Spring Tour 2019 Sneak Peek: A Sheep in Palo Alto?

Spring Tour 2019, photo by Nadine Priestly

Gamble Garden’s Spring Tour will be held on April 26 & 27, 2019. Purchase tour tickets to visit this garden and four others: A Feast for the SensesEast Meets WestParadise in a Meadow, Simplicity is the Ultimate Sophistication

The homeowners love a full house and wanted a garden to entertain 5 people as easily as 50, while also keeping ample play space for three active children. After ten years of living in the space, the family recently completed a remodel, including a full redesign of the garden. This included an enlarged patio and a French door to replace bay windows, creating a natural flow from inside to out. The homeowner has a keen sense of style, chic and formal without being fussy, feminine and playful, qualities she has in common with the designer she hired for this project, Dorrit Kingsbury. Now bi-coastal, Kingsbury has designed elegant gardens throughout the Peninsula and the two women enjoyed a creative chemistry.

The formal entry garden blends harmoniously with the style of the house. Its boxwood hedge and white tree roses set a stately note while the white Adirondack swing on the front porch promises fun and relaxation. The family takes advantage of abundant sunshine in front to grow food in sleek white planting boxes. Their clean modern lines match the style of the glossy black metal gate nearby. You enter the back garden through a large sunny patch on the side of the house. Citrus trees against a backdrop of Thuja flourish here. Boxwood edging and gravel paths shape the space. A pair of boxwood topiaries that Kingsbury transplanted and nurtured in pots during the garden remodel add a touch of whimsy to this garden. Another whimsical note is the charming black sheep made of fiberglass for a focal point for the view from a living room window. The homeowner found the sculpture on 1st Dibs, one of her go-to sites for online treasure hunting.

The grove of redwoods in back add a sense of grandeur to the space. Removing their lower limbs to a height of about 25 feet makes their lofty pinnacles visible from below. It also bathes the back garden in diffused atmospheric forest light but leaves plenty of sky visible in all directions. Pruned this way the redwoods retain their power to awe without overwhelming the space. A string of festive lights woven among the trees has to be loosened every five years to accommodate their rapid growth. When I visited the garden last fall, a pair of bright orange mid-century chairs in one of the gardens caught my eye. The homeowner bought them from Design Within Reach many years ago and Kingsbury immediately spotted them as a must have for somewhere in the garden. They provide a pop of color amidst the serene, mostly green and white palette.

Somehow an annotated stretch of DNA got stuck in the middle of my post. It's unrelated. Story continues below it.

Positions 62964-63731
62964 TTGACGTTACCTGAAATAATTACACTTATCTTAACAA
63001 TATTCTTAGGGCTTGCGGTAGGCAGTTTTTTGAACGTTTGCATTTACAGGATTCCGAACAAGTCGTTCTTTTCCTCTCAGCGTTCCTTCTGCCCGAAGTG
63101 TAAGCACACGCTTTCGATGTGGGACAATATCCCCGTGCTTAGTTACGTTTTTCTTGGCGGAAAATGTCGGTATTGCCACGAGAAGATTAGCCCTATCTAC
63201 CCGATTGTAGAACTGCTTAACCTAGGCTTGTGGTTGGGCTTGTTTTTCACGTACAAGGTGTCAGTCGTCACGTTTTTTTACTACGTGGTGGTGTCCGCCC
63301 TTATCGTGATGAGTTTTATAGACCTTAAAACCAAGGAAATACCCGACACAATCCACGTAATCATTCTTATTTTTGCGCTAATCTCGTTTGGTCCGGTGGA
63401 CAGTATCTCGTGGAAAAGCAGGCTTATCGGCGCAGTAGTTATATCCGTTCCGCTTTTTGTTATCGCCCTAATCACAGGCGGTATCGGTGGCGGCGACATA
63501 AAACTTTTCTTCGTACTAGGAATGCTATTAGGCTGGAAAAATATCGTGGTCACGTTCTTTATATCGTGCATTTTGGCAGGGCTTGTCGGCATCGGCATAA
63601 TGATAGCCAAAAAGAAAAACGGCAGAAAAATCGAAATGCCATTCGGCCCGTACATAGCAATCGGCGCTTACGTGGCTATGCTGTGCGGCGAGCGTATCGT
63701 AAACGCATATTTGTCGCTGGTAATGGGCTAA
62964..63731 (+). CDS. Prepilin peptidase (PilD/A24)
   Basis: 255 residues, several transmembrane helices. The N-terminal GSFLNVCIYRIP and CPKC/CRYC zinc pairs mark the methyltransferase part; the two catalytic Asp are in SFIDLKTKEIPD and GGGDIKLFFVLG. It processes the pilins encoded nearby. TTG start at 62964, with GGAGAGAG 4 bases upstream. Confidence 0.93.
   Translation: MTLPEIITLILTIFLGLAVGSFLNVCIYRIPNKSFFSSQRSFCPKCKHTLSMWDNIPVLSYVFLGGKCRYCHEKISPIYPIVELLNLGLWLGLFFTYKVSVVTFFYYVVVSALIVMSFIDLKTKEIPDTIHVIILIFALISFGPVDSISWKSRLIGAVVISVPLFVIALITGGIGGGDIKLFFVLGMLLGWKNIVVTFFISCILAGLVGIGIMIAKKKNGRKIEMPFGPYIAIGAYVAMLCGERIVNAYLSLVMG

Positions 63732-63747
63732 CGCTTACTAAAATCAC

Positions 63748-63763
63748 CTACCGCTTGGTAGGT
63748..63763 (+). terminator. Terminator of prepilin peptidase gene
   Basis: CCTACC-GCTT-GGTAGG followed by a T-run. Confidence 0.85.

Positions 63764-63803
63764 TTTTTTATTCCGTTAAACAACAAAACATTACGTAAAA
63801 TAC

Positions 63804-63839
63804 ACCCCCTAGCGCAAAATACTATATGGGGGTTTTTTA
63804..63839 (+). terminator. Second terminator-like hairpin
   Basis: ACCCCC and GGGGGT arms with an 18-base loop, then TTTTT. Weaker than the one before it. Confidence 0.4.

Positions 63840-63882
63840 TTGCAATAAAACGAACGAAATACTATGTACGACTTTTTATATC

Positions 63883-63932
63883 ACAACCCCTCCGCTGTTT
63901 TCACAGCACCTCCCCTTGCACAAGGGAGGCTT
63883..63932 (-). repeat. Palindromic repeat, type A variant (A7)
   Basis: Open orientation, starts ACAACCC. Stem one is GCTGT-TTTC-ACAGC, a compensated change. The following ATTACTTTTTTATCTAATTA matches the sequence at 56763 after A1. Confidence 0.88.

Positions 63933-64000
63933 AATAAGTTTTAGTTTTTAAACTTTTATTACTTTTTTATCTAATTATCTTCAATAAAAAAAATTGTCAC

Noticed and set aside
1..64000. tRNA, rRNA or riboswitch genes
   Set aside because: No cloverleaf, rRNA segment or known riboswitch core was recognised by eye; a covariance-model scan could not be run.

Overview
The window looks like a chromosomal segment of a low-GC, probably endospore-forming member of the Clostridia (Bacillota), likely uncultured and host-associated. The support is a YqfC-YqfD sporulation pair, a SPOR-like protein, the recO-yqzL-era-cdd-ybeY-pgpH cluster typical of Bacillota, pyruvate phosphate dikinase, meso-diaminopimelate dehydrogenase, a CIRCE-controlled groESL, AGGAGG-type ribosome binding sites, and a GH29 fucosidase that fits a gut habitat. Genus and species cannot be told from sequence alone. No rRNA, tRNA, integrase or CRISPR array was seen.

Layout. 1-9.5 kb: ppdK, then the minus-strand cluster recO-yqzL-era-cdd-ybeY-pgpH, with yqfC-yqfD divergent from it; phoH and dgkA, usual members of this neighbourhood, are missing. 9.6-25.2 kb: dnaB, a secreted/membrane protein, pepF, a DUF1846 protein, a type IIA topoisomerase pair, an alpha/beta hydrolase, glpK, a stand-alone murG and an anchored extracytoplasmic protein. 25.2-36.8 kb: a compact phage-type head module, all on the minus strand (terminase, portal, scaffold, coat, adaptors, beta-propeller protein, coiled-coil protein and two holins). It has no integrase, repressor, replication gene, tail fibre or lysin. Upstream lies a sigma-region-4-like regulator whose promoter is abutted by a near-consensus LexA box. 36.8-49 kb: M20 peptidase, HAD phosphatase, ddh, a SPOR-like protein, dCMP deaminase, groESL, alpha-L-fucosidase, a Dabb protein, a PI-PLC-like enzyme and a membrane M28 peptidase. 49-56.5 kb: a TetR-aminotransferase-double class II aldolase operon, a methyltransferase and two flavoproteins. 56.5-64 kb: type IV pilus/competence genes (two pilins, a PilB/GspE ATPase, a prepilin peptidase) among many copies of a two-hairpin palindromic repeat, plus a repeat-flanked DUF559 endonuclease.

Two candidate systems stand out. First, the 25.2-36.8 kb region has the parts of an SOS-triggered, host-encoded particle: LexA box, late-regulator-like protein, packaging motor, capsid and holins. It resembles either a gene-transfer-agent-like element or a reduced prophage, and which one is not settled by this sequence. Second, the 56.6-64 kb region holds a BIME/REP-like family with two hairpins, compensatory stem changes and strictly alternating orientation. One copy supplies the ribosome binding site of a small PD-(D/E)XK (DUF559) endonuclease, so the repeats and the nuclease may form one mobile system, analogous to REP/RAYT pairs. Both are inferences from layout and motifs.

The homeowner had initial reservations when Kingsbury proposed the use of man-made turf to carpet the shady garden, but she’s become a big fan and says her kids love it. The lawn, manufactured by Southwest Greens, unifies the space and makes it usable in all seasons. Boxwood hedges define the garden rooms and flower beds, punctuated by curvaceous boxwood globes, pruned low to provide both enclosure and a sense of openness. The homeowner loves her hydrangeas, but it’s the architecture of her garden and the tactile tapestry of differing leaf textures, geometric shapes and varying hues of green that please her most. This is a hallmark of Kingsbury’s style. In the widened driveway Kingsbury intersperses tall narrow Thujas in an English laurel hedge, juxtaposing the golden green color and feathery texture of the Thujas against the glossy dark green of English laurels. Kingsbury supplies the homeowner with fertilizer that supports the healthy glow of the plants throughout the garden.

Today the garden in back contains a ping pong table, a trampoline on a gravel floor, and soccer goals on the expansive lawn. A small guest cottage was added in the back corner, housing a powder room for outdoor guests. Comfortable chairs nearby offer a place for forest bathing or for kids taking turns on the trampoline. A gently curving brick patio added nearly a thousand square feet of space. It includes an outdoor living room area enclosed on one side by a cream-colored curtain that softens the afternoon light. On the afternoon of my visit an air of serenity reigned. The genius of this garden is how it offers a splendid setting for everything from a simple tete-a-tete to the eldest child’s Bar Mitzvah, and the frequent Shabbat dinners the family loves to host on Friday nights.

Spring Tour 2019, photo by Nadine Priestly